NASA Astrophysics Data System (ADS)

    Le, Du; Wang, Quanzeng; Ramella-Roman, Jessica; Pfefer, Joshua

    2012-06-01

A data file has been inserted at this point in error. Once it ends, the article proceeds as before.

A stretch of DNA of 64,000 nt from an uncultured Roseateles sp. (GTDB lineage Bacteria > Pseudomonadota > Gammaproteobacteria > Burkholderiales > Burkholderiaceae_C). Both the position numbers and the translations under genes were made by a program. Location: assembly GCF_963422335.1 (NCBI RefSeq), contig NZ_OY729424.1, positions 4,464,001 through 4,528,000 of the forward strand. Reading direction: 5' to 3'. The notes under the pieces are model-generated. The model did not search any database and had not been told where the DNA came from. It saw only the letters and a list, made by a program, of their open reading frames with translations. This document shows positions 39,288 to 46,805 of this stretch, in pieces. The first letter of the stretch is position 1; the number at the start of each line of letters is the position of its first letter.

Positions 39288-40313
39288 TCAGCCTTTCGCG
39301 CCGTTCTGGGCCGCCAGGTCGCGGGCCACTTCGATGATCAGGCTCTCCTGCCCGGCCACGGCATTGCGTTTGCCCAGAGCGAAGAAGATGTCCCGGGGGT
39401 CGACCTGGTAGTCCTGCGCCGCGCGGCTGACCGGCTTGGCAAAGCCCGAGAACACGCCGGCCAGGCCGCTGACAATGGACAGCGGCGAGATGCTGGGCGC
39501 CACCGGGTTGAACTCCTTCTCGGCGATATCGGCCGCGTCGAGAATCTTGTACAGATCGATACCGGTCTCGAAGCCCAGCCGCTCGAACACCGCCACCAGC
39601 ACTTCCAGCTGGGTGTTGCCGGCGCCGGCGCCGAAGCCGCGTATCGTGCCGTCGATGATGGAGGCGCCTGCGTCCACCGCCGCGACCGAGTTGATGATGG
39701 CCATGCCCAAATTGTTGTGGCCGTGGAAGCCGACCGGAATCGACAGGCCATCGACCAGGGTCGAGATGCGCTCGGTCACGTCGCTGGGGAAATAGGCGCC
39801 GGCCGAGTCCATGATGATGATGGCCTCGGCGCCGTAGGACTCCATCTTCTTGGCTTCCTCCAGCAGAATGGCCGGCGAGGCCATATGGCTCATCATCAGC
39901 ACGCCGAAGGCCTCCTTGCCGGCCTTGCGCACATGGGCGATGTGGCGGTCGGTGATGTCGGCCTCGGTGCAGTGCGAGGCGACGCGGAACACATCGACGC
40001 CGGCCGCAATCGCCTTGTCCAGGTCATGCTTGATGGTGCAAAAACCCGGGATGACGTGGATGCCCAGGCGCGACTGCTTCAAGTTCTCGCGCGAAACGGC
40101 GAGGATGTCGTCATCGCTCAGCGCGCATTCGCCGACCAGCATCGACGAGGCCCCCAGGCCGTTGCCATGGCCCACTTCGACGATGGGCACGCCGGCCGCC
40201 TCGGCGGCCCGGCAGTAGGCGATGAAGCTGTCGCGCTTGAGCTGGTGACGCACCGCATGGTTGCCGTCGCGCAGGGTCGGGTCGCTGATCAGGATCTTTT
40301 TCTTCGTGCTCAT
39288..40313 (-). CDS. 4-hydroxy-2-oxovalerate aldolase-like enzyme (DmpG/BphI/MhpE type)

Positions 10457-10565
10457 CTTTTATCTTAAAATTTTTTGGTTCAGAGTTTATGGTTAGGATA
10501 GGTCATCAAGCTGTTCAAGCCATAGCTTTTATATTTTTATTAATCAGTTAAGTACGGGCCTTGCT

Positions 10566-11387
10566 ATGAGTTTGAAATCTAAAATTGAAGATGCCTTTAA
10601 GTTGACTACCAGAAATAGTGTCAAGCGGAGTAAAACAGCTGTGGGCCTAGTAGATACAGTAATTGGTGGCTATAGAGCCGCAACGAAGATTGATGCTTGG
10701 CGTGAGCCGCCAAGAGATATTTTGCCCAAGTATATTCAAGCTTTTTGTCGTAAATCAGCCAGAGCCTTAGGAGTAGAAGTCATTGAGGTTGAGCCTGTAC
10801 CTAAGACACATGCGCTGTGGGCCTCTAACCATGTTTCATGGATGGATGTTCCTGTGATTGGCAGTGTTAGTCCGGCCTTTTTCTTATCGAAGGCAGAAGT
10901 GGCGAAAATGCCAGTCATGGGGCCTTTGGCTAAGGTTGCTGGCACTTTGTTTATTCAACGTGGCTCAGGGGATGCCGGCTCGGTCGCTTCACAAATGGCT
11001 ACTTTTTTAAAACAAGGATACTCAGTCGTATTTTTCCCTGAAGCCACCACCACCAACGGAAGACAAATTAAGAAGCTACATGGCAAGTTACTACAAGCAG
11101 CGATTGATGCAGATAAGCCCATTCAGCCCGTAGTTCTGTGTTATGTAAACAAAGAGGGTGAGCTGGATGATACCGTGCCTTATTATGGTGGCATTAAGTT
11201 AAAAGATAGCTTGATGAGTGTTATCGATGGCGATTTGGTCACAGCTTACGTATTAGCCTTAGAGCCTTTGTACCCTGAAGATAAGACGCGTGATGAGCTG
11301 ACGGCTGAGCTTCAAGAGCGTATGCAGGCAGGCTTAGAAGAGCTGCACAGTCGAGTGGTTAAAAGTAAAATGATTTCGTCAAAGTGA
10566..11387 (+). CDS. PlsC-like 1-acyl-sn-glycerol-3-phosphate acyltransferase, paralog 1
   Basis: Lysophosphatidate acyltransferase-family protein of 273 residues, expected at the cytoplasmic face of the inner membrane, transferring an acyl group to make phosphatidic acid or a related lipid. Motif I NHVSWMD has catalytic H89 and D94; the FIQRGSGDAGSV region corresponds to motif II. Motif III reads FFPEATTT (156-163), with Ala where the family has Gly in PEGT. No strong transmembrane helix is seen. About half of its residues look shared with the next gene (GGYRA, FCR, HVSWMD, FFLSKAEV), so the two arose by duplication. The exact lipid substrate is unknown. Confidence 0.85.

Narrow-band imaging (NBI) is a spectrally-selective reflectance imaging technique for enhanced visualization of superficial vasculature. Prior clinical studies have indicated NBI's potential for detection of vasculature abnormalities associated with gastrointestinal mucosal neoplasia. While the basic mechanisms behind the increased vessel contrast - hemoglobin absorption and tissue scattering - are known, a quantitative understanding of the effect of tissue and device parameters has not been achieved. In this investigation, we developed and implemented a numerical model of light propagation that simulates NBI reflectance distributions. This was accomplished by incorporating mucosal tissue layers and vessel-like structures in a voxel-based Monte Carlo algorithm. Epithelial and mucosal layers as well as blood vessels were defined using wavelength-specific optical properties. The model was implemented to calculate reflectance distributions and vessel contrast values as a function of vessel depth (0.05 to 0.50 mm) and diameter (0.01 to 0.10 mm). These relationships were determined for NBI wavelengths of 410 nm and 540 nm, as well as broadband illumination common to standard endoscopic imaging. The effects of illumination bandwidth on vessel contrast were also simulated. Our results provide a quantitative analysis of the effect of absorption and scattering on vessel contrast. Additional insights and potential approaches for improving NBI system contrast are discussed.